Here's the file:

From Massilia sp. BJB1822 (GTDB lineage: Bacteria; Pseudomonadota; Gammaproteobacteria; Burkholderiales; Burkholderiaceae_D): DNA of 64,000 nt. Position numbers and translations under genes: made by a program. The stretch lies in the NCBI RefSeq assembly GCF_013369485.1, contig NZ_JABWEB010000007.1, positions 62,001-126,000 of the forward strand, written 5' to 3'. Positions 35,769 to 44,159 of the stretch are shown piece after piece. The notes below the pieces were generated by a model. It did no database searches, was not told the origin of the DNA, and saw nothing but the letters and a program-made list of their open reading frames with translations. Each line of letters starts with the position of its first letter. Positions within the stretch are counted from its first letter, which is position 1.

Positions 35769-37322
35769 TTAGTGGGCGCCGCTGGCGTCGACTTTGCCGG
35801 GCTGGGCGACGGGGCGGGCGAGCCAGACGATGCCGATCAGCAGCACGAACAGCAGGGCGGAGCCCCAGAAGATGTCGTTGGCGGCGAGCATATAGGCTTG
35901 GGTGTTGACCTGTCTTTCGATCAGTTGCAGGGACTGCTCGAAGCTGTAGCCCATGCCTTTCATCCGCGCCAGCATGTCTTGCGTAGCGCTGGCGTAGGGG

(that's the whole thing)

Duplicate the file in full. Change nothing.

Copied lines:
From Massilia sp. BJB1822 (GTDB lineage: Bacteria; Pseudomonadota; Gammaproteobacteria; Burkholderiales; Burkholderiaceae_D): DNA of 64,000 nt. Position numbers and translations under genes: made by a program. The stretch lies in the NCBI RefSeq assembly GCF_013369485.1, contig NZ_JABWEB010000007.1, positions 62,001-126,000 of the forward strand, written 5' to 3'. Positions 35,769 to 44,159 of the stretch are shown piece after piece. The notes below the pieces were generated by a model. It did no database searches, was not told the origin of the DNA, and saw nothing but the letters and a program-made list of their open reading frames with translations. Each line of letters starts with the position of its first letter. Positions within the stretch are counted from its first letter, which is position 1.

Positions 35769-37322
35769 TTAGTGGGCGCCGCTGGCGTCGACTTTGCCGG
35801 GCTGGGCGACGGGGCGGGCGAGCCAGACGATGCCGATCAGCAGCACGAACAGCAGGGCGGAGCCCCAGAAGATGTCGTTGGCGGCGAGCATATAGGCTTG
35901 GGTGTTGACCTGTCTTTCGATCAGTTGCAGGGACTGCTCGAAGCTGTAGCCCATGCCTTTCATCCGCGCCAGCATGTCTTGCGTAGCGCTGGCGTAGGGG